We must not ‘water down’ crisis of faith, Pope says in Malta
Malta’s great spiritual and pastoral traditions are to serve as a roadmap for the future of the Catholic Church, rather than a relic commemorated by “received traditions, solemn celebrations, popular festivals and strong and moving moments” said Pope Francis.
“We need a faith founded and constantly renewed in the personal encounter with Christ, in daily listening to his word, in active participation in the life of the Church and in authentic popular piety,” said the pope yesterday during a prayer service in front of the Ta’ Pinu National Shrine.
“The crisis of faith, the apathy in religious practice, especially in the aftermath of the pandemic, and the indifference shown by many young people towards the presence of God; these are not matters to be watered down, thinking that, all things considered, a certain religious spirit still endures,” he said.
After meeting with diplomats and government and civil leaders in Valletta, the pope traveled by catamaran to the island of Gozo, one of the 21 islands that make up the Maltese archipelago in the Mediterranean Sea. Sitting in a white chair at the bow of the catamaran, Pope Francis took in the view of Maltese architecture and the pristine blue Mediterranean as pilgrims stood along the coast, waving to him.
As the ship pulled into Mgarr harbour, he was whisked away in a white Fiat 500 before boarding his popemobile. Arriving at the national shrine, the pope greeted the approximately 3,000 pilgrims gathered outside by waving flags in the papal colors of yellow and white.
First built as a chapel in the 16th century, the Ta’ Pinu National Shrine was rebuilt on the site two centuries later to accommodate the growing number of pilgrims who visited it after Mary allegedly appeared to a woman in 1883 and asked him to pray in the chapel. , which was in poor condition.
Pope Pius XI designated it a minor basilica in 1932.
During the prayer service, several Catholics testified to their faith and what the shrine means to them and to the countless pilgrims who visit it each year.
Sandi and Domenico Apap, along with their daughter Nicole, son-in-law Christian and granddaughter Thea, spoke to the pope about how their faith sustained them after Sandi was diagnosed with multiple sclerosis.
Despite the difficulties, she says, “the greatest sign the Lord has given me has been his love and closeness” through his family.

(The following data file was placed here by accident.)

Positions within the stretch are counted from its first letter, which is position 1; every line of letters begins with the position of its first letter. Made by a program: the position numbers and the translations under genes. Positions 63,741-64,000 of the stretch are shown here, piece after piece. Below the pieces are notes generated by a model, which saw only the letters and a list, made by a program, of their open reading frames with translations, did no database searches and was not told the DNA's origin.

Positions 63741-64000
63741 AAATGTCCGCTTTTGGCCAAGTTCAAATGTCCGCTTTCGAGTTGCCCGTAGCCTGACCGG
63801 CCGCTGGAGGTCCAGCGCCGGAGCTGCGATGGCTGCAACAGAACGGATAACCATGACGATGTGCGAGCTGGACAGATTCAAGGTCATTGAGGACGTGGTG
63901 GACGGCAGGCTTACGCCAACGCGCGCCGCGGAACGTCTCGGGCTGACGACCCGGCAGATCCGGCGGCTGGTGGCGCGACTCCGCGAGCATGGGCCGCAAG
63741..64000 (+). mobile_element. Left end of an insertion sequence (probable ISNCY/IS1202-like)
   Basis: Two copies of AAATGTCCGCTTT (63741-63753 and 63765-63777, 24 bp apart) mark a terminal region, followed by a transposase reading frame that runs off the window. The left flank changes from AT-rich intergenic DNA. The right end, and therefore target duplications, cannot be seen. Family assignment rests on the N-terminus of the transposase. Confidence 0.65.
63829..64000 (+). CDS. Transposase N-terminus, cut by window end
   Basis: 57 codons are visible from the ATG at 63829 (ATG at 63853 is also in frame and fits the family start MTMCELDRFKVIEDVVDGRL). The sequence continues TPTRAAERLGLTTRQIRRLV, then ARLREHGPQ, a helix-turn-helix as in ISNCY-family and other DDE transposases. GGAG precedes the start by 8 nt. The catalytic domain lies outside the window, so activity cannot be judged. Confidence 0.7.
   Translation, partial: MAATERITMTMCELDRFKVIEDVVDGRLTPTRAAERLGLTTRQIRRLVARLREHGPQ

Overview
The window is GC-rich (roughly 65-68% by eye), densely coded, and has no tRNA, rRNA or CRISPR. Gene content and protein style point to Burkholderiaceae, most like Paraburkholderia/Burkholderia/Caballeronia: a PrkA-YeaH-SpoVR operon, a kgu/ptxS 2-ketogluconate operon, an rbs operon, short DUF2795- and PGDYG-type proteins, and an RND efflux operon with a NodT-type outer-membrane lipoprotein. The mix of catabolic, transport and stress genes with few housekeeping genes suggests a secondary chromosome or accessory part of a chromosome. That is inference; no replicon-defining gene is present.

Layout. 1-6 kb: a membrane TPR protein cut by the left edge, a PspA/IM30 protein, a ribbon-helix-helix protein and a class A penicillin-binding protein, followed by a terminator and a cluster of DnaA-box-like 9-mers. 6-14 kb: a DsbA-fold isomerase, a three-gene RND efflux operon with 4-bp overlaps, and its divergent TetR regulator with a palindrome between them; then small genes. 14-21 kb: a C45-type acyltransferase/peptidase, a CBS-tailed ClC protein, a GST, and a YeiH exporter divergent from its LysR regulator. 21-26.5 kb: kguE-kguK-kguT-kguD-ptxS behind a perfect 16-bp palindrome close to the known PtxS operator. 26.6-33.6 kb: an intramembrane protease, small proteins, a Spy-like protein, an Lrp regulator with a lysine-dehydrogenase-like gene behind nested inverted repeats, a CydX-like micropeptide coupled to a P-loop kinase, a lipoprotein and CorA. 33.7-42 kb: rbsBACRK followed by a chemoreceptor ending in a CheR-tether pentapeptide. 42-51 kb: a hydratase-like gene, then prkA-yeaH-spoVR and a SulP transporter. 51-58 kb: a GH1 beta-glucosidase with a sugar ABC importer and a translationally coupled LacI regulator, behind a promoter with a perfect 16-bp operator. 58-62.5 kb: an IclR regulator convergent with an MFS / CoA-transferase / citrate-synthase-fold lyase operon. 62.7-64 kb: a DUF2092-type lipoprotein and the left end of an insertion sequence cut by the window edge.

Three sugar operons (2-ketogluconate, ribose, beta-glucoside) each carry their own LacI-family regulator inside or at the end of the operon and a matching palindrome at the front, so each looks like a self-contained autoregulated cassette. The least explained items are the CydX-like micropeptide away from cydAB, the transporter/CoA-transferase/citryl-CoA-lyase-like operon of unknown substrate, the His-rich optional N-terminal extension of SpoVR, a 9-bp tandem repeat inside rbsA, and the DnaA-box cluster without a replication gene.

The pope thanked the couple and their family for their “persevering love” and their “testimony of faith”.
Jennifer Cauchi told the story of the Marian apparition to Pope Francis and said, “Mary continues to call and give hope to the pilgrims who come to visit her, young people, the elderly, families, men and women religious.
“Here everyone feels welcomed, and everyone can lay their sufferings and their joys at Mary’s feet.”
Recalling his words, the pope said St. John Paul II was among the many pilgrims who visited the shrine to venerate Mary.
The shrine “which once seemed abandoned is now revitalizing faith and hope among God’s people,” he said.
The church, he continued, should “be centered on witnessing and not on certain religious customs” and should also go out and proclaim the Gospel rather than “being a closed circle”.
The pope told pilgrims that signs of brotherly love, especially towards migrants and refugees, remain a “litmus test to assess how truly evangelical the Church is.”
Like Mary and John, who chose to remain at the foot of the cross with Jesus rather than remain hidden, Pope Francis said Christians cannot accept each other “only in the shelter of our beautiful churches, while ‘outside so many of our brothers and sisters are suffering’. , crucified by pain, poverty and violence”.
He said: “Your geographical position is crucial, overlooking the Mediterranean; you are like a magnet and a port of salvation for people shaken by the storms of life who, for various reasons, land on your shores. It is Christ himself who appears to you in the faces of these poor men and women.